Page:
Saturday Single No. 182

It’s a rainy day. The windows of my study are streaked with the passage of water obeying the law of gravity. In the dining room, the morning newspaper is spread on the table in order to dry a few places that got soaked as it waited for me on the front step.

It’s not raining hard, but it’s supposed to continue for most of the day, and that’s changed our plans. We likely won’t be getting into the garden today.

We spent an hour the other evening staking off our territory for this summer in the community plot and then putting up a short chicken wire fence. It’s still too early to do too much, but the Texas Gal had planned to plant a few seeds this weekend: peas, radishes and maybe cucumbers.

Last weekend, we got a start on the flower beds around the house, putting in some coleus and some petunias, planting some cosmos and marigold seeds and installing a swatch of ground cover called red nancy. It’s been warm most of the week, but there was one morning when temperature hovered near freezing, and the red nancy looks a little bedraggled.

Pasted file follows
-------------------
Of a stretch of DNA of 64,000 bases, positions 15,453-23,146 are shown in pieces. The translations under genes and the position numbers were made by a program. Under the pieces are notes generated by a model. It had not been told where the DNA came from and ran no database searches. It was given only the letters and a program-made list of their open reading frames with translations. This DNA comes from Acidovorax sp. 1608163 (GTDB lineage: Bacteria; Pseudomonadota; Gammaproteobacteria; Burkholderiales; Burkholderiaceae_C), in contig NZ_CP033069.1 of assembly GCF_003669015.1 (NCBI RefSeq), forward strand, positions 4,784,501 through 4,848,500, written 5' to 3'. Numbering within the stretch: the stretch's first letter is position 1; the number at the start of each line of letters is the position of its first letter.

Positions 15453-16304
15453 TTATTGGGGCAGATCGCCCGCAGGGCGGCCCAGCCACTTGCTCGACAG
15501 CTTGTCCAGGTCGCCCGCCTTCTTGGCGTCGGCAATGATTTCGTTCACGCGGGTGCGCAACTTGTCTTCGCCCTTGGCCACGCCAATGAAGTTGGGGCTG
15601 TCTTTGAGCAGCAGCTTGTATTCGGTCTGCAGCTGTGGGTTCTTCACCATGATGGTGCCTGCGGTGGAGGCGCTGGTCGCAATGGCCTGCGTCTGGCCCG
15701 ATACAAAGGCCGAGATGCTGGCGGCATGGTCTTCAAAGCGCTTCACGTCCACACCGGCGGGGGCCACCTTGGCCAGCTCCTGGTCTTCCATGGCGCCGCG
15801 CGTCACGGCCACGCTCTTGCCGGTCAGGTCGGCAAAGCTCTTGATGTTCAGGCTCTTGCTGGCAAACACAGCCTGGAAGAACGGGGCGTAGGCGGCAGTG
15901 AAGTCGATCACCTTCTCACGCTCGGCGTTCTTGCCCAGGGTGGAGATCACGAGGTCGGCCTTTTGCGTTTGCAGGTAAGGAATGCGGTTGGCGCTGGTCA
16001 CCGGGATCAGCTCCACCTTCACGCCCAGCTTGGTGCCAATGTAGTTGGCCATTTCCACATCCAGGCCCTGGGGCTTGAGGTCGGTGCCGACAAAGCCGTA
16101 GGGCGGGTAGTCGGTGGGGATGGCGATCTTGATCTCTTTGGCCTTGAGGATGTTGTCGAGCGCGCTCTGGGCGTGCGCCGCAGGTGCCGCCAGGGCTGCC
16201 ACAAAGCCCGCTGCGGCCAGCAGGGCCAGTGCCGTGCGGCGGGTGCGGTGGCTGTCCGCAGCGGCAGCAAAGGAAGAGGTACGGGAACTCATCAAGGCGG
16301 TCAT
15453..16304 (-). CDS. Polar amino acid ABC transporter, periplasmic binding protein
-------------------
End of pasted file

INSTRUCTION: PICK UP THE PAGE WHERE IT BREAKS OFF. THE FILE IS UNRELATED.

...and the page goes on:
The Texas Gal is anxious to get into the garden and to get the rest of our summer hopes planted: We’ll do tomatoes, peppers, zucchini, yellow squash, onions, broccoli and maybe eggplant, some from seeds and some from plants we set in. Given Minnesota’s northern location, I’ll be reluctant to set any plants in the ground until the middle of May at the very earliest, but I think the Texas Gal may veto that and move earlier than I would.

Even she agrees, however, that the folks from the apartment building next door who put tomato plants into their garden plot this week are on the wrong side of the caution and risk dichotomy. I shrugged. It’s their garden, I thought. Last year, the same folks planted in early May, and I thought they were lucky not to lose anything to a late frost. This year, they’re two weeks earlier than last year, and I think they’ll be very fortunate to come through the next three weeks with their plants intact.

Of course, for all of us, it’s a hobby. Losing a cluster of plants to a late frost would be a disappointment, not the disaster that it might easily have been for our forebears. Having moved our plot to a sunnier location this year, all we’re hoping for is a few more tomatoes and peppers and other vegetables than we had last year. Our lives or livelihoods don’t depend on the success of our garden this year. And – hopes aside – that’s probably a good thing.

So here’s a song whose title, at least, matches up with all of that: From In The Garden [1971], here’s Gypsy with “Here (In the Garden), Parts 1 & 2,” your Saturday Single:

The album is long out-of-print and evidently quite rare on CD. You can find some copies of it here or at GEMM.

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